Even at the most charitable, ID is emphatically not going to be the type of science they teach in primary or secondary level school, any more than they teach the Steady State Theory or the Many Worlds Interpretation of Quantum Physics, or the Anthropic Principle. These are all too highly theoretical to go in your basic Earth Science textbook, and in many cases (as in both ID, Many Worlds, and the Anthropic Principle) they don't quite qualify as science at all, yet.
Funny, though, I never see anybody get worked up over people supporting the Anthropic Principle. It's patently unscientific (or rather, it is exactly as scientific as ID) and yet people like Carl Sagan supported it and got no flack. Not every idea that gets bandied about by scientists have to be perfectly formed to be given respectful attention. I think the prejudice against ID demostrates the ugly, groupthinking side of the scientific establishment.
Last edited by Guy Incognito; 10-29-10 at 02:35 PM.
A Smooth Fossil Transition: Pelycodus I was browsing around and happened to come across another example of smooth evolutionary transition.
Alright Guy. If ID is a scientific theory, why not explain it? Make sure that your theory fits current observations, IE the fossil record. Include some testable predictions along with supporting evidence. Obviously, I don't expect real scientific detail, but a general outline would be nice.
There are plenty of people out there trying it. It's similar to the anthropic principle in this regard. You can look at things like fine tuning to see if the universe is the way we would expect it to appear by chance or somehow specifically geared towards life.
That's the thing, I don't have the expertise or inclination to do this sort of leg work. I'm not a proponent of ID. Let some proponent of ID do it.
Last edited by Guy Incognito; 10-29-10 at 11:02 PM.
As far as the aspect of what are the odds of life occurring in our universe or our planet, or our universe being precisely tuned, we have no way of evaluating the odds.. our sample size is 1.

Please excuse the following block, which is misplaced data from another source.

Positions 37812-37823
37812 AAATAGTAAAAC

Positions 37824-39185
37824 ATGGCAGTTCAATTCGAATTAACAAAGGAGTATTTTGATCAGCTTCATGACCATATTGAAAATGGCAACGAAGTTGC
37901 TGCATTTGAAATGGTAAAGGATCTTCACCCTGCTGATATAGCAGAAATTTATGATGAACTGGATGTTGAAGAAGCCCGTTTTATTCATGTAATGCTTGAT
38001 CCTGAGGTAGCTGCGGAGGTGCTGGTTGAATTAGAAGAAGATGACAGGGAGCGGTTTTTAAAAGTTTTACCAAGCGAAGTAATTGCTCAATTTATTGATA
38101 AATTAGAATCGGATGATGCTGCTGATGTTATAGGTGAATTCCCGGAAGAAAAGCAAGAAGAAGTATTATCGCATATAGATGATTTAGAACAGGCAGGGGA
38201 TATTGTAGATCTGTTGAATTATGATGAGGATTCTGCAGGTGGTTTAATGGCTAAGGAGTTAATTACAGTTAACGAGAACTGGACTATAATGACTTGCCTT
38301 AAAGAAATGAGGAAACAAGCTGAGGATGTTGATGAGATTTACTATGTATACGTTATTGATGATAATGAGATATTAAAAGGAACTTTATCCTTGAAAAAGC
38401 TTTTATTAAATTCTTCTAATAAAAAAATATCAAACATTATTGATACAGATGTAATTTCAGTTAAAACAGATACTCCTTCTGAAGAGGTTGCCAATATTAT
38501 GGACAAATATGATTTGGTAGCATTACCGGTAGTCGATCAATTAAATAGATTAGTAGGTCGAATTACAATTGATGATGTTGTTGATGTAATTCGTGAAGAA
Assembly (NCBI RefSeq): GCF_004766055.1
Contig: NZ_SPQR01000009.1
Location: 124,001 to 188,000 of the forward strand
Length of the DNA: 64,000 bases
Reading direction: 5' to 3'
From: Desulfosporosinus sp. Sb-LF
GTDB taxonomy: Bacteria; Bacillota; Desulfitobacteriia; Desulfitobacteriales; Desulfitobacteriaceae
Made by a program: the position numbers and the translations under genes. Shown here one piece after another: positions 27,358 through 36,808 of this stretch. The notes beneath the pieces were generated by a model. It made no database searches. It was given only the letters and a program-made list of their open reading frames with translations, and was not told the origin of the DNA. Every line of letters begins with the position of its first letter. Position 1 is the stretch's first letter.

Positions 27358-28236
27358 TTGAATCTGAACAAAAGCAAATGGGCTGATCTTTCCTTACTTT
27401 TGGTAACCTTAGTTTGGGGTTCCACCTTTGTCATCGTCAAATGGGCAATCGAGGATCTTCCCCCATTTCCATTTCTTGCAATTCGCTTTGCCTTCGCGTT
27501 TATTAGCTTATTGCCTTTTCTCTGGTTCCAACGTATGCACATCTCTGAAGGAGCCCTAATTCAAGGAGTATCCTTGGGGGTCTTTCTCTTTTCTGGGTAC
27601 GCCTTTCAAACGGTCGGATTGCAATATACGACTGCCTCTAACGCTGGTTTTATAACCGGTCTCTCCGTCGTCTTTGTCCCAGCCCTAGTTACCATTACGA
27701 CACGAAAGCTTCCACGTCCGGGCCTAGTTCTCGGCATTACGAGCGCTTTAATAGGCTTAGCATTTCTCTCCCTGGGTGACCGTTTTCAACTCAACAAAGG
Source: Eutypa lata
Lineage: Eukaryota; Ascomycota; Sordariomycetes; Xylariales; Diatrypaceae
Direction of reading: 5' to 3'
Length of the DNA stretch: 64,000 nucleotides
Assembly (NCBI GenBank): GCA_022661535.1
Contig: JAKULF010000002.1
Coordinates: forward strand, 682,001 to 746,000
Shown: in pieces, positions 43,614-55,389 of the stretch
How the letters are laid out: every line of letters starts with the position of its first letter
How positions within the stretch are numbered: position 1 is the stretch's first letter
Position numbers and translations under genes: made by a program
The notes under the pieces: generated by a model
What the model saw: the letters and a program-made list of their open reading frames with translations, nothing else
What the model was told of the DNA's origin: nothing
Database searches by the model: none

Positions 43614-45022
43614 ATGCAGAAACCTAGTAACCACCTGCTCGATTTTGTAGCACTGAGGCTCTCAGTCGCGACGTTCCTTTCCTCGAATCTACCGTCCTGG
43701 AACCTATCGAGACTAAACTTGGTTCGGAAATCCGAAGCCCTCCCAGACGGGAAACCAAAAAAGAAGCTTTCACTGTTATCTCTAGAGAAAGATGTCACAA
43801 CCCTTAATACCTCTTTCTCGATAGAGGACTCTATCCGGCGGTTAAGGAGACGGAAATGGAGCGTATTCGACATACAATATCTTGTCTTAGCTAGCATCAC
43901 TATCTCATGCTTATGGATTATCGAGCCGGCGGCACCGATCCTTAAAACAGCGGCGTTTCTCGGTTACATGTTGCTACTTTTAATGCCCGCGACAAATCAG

regarding the odds of complex life occurring at random: natural selection acting on random processes is what drives the complexity, not the random events themselves, this is NOT any more random than rolling 50 dice and picking out the 6's and then rerolling the rest, in short order you have 50 die with all 6's.. what are the odds of that happening at random? pretty darn slim, but the results and the 50 dice showing all 6's did not happen randomly, they were selected.
Here we have random mutation coupled with selection with just a few variables and can see the resulting complexity (and as a bonus we also see how quickly a beneficial mutation takes over - this is punctuated equilibrium):
Last edited by marduc; 10-30-10 at 12:53 AM.
Law Enforcement Against Prohibition
Drugs are bad, prohibition is worse
You guys are arguing about something that shouldn't even be debated. Kids come out of school knowing nothing about how to think for themselves. All that they've learned is a list of facts, a small proportion of which will be useful to them in the future. The emphasis should not be on facts; we should be emphasizing how to actually do science. How to think as a scientist thinks, how to form questions, how to discover the answer to those questions, etc. I really think that, for example, in science, kids should learn the technology of the field. Teach them how to use microscopes, how to find information online, etc. Sure, you should teach the generally accepted scientific theories of the time, but I also think that they should learn how ideas were developed and disproved and that nothing in science is final and certain.
Either way, everyone in this thread is arguing about something that doesn't even matter in the long run. Only teaching kids facts teaches them nothing. Teach them to think and they'll keep that for the rest of their lives and it will be much more valuable than some facts that might change in 30 years anyway.
Who shall ascend the hill of the Lord? And who shall stand in his holy place? He who has clean hands and a pure heart, who does not lift up his soul to what is false, and does not swear deceitfully. Psalm 24
"True law is right reason in agreement with nature . . . Whoever is disobedient is fleeing from himself and denying his human nature [and] will suffer the worst penalties . . ." - Cicero